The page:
Book Review: Violeta by Isabel Allende

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Set in an unnamed South American country, Violeta is the rollercoaster story of a strong and determined woman, a woman who battles dramatic changes in destiny. Violeta endures the ruin of her family, some less-than-perfect relationships, and almost permanent worry about her children. All the time she is doing her best to ensure her own survival – physical, economic and emotional – and that of her extended family and those who have befriended her along the way.

What emerges is a portrait of an unconventional woman who meets life head-on and who will do whatever it takes to survive. Violeta’s life is mirrored by the tangled politics of Latin America in the 20th century. Isabel Allende – who has first hand knowledge of these events – draws a picture of the ruthlessness and corruption of the different regimes, of the frequent “disappearances”, and of the way that individual fortunes could rise and fall with the volatility of the times. She does not hesitate to point a finger at United States interference in the affairs of other countries, or at those who turned a profit from the conflict.

The story is bookended by two pandemics, beginning with the Spanish flu in 1920 and ending with the Covid outbreak of 2020. Some aspects are eerily similar – the face coverings, the restrictions on movement, and the paranoia – but there is an added level of brutality in 1920.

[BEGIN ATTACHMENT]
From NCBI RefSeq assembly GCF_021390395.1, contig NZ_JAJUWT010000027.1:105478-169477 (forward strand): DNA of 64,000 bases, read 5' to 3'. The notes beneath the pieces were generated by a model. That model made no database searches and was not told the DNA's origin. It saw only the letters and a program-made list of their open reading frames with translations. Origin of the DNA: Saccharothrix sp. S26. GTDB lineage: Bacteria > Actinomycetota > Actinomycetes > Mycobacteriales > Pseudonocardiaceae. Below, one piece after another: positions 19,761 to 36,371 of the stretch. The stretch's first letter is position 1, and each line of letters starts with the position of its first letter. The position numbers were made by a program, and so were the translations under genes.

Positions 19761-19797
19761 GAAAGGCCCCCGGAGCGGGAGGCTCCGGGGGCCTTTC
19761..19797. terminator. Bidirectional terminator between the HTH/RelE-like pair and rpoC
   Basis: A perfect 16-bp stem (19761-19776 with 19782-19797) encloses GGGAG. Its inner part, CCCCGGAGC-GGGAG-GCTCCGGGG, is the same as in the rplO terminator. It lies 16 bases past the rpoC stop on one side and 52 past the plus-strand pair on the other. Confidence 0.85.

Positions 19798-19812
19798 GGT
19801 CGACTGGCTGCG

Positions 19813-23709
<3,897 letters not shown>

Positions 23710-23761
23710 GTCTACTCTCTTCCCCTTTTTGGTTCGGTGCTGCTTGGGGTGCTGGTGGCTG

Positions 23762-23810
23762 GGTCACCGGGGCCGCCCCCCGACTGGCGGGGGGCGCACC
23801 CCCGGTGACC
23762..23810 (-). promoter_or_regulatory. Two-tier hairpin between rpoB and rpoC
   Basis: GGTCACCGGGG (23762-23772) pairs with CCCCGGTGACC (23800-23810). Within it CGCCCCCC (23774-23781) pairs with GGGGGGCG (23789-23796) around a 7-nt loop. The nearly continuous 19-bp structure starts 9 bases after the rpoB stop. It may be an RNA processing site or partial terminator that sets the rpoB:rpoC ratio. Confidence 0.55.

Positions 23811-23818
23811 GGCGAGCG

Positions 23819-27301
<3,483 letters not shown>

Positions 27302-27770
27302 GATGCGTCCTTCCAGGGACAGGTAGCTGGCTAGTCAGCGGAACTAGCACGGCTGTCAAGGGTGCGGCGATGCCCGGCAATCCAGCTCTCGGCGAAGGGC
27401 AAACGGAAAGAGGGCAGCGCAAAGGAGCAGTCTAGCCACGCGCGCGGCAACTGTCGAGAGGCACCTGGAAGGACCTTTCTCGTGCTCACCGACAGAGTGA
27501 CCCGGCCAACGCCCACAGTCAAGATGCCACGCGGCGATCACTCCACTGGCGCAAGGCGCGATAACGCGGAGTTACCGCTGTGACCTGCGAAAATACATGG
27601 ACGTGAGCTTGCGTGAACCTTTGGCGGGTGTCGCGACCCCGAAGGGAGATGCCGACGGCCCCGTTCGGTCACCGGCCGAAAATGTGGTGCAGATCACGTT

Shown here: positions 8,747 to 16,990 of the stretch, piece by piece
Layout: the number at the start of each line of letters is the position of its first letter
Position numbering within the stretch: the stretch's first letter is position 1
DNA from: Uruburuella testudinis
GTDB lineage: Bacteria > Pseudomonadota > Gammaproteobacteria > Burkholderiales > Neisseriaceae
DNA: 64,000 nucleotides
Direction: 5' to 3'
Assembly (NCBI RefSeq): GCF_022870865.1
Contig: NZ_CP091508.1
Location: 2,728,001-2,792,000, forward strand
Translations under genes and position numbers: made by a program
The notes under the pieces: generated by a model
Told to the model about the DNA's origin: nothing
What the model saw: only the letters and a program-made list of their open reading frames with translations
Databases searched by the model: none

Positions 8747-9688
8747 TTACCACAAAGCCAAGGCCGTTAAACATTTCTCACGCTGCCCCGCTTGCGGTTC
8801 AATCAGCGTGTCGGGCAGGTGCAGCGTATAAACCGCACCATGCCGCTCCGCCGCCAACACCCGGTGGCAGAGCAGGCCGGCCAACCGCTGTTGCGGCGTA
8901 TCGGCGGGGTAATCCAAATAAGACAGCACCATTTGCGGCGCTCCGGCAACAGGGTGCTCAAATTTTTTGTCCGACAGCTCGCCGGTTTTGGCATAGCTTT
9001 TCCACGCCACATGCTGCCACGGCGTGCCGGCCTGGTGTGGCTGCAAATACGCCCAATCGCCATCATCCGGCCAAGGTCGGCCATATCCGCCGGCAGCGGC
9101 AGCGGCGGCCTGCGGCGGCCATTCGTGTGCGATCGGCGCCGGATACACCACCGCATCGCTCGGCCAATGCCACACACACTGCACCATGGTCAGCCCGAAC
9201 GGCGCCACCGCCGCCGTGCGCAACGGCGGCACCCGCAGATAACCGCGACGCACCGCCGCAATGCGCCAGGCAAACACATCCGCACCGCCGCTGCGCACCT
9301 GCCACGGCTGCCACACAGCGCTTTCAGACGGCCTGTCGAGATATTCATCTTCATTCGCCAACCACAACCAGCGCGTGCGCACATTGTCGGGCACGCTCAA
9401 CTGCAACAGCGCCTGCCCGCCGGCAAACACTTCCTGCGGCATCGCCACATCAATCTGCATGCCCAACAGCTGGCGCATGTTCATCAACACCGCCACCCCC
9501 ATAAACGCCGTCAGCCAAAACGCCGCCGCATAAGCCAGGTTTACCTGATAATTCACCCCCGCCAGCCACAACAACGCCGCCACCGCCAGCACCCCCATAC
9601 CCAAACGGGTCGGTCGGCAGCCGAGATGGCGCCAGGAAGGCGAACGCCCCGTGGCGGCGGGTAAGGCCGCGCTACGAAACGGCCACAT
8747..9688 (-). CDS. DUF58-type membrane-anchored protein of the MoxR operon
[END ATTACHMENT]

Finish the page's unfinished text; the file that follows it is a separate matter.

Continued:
The writing is so vivid that Violeta sometimes reads like an autobiography. Allende has obviously drawn on her own life experience, and the reader is tempted to speculate how much of the author resides in her protagonist. Despite the suffering, there are moments of joy and deep humanity, and the writing is often lyrical.

The novel contains some unforgettable characters. There is the unprincipled Julián, who “ran liquor, drugs, and girls, and provided other highly compensated services”. Miss Taylor, the English governess who turns out to be a free-thinking Irishwoman. And the staunchly loyal Torito, who is anything but the simple giant that he appears to be.

An added bonus is the way that different cultures are woven through the story. Close to home we have Yaima, the local healer who “was the link between the earth and the spirit world, with great knowledge of plants and shamanic rituals”, priests, businessmen and a colony of German refugees. But we also encounter a Norwegian bird-watching diplomat, the US underworld, and the brittle high-life of Havana…

A new title from Isabel Allende is always a treat, and I enjoyed every page of this book. Thoroughly recommended.

Violeta, Isabel Allende, Bloomsbury Publishing, 2022, 9780593496206

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